You say I should study up on POV before offering my opinions. I have studied them and even went back to make sure I wasn't being a retard here today. Yet, I still see nothing to support the claims you are making. No matter where I look, I cannot substantiate your claims.

Replies:   Switch Blayde
Switch Blayde

@Chris Podhola

I could not tell a story about you, fictional or non fictional, and describe your inner thoughts to readers without being omniscient and therefor privy to your thoughts.


That's the confusion. You're thinking of the author as being the godlike omniscient narrator. It's not the author. The author is simply writing the words.

In 1st-person, when the author writes:

I knew he would cheat on me.

the author is writing the words of the 1st-person narrating character. The same would be if the author wrote:

"John cheated on me," I said.
or
John cheated on me, I thought.

Replace the "I" with "she" and it's 3rd-person limited.

So that's how the reader hears the words of the character and is privy to their internal thoughts.

Now what other characters say can only be written if the POV character can hear it. Since a person can't read someone's mind, the other character's thoughts cannot be shown to the reader.

So you can write (Sue is the POV character in 3rd-person limited):

"John, where are you going?" Sue said.

"Just out."

Sue narrowed her eyes. What the hell does that mean? she thought.


In omniscient, it would be written something like:

"John, where are you going?" Sue said.

"Just out."

Sue narrowed her eyes and wondered what the hell that meant.


And in omniscient, you could even add John's thoughts, as in:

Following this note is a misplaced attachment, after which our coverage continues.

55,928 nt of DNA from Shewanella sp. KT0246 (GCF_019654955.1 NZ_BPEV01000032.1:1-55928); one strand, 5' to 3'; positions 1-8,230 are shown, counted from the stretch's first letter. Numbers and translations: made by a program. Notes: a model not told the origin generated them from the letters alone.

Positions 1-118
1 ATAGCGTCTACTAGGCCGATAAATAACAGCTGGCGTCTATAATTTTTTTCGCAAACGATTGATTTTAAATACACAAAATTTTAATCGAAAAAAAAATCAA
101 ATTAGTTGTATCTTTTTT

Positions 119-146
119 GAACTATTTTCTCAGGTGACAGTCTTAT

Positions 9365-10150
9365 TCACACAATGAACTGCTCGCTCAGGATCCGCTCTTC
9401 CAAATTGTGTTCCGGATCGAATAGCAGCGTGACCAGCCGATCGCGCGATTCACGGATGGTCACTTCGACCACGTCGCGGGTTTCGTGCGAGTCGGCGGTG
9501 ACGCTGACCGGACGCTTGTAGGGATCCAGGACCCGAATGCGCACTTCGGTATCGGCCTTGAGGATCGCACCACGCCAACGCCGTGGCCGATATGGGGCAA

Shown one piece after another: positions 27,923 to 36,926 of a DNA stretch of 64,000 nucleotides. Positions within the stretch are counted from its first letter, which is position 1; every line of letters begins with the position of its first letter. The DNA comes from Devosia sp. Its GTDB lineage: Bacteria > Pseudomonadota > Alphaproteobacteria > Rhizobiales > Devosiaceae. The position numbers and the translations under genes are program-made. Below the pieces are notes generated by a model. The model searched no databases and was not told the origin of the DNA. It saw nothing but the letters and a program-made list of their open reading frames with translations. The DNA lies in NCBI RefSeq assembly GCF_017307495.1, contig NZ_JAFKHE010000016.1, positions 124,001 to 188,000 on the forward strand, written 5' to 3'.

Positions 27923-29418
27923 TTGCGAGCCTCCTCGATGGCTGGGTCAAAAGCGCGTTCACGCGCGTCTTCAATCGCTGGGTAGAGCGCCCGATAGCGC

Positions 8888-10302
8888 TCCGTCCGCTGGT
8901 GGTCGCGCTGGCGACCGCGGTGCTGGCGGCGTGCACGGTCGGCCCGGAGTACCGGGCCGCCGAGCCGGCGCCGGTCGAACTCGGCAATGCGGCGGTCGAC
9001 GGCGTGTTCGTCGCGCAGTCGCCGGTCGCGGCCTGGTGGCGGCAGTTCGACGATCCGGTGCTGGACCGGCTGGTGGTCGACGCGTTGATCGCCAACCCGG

"John, where are you going?" Sue said.

"Just out."

When Sue narrowed her eyes and wondered what the hell that meant, John was praying she wouldn't ask any more questions.

Chris Podhola
Updated:

@Switch Blayde

I definitely feel like I understand what you are saying now. Thanks for taking the time to clarify. It no longer sounds 'strange' to me. lol

Replies:   Switch Blayde
Switch Blayde

@Chris Podhola

My pleasure.

For me, POV is the most difficult aspect of writing fiction.

Replies:   Chris Podhola
Chris Podhola

@Switch Blayde

Yeah, well, you've definitely given me a few things to ponder and I will have to do even more research. Thanks ... lol (As if I didn't have enough on my plate, ha ha).

I definitely agree with your breakdown of how to write inner thought and also how it should be narrated. No more than one perspective at a time should be given etc.

The things I need to delve deeper into are the definitions and things like that. The way you were stating it in the beginning threw me for a loop.

Crumbly Writer

@Switch Blayde

Now what other characters say can only be written if the POV character can hear it. Since a person can't read someone's mind, the other character's thoughts cannot be shown to the reader.

I beg to differ on this point, but only in limited circumstances. I often write 3rd Omni from the POV of a character in the future. In that case, they know what the characters thought, only because they were told by the characters themselves.

However, I'd also like to state that 'showing thoughts', while effective, is a short cut. It's more efficient to show what authors think by how they respond. You can get away with head-hopping, even though it's not proper, but you can only get away with it a limited number of times. So if you chose to head-hop, limit to only the most essential instances, rather than as a short-cut.

Replies:   Switch Blayde
Switch Blayde

@Crumbly Writer

I beg to differ on this point, but only in limited circumstances. I often write 3rd Omni from the POV of a character in the future. In that case, they know what the characters thought, only because they were told by the characters themselves.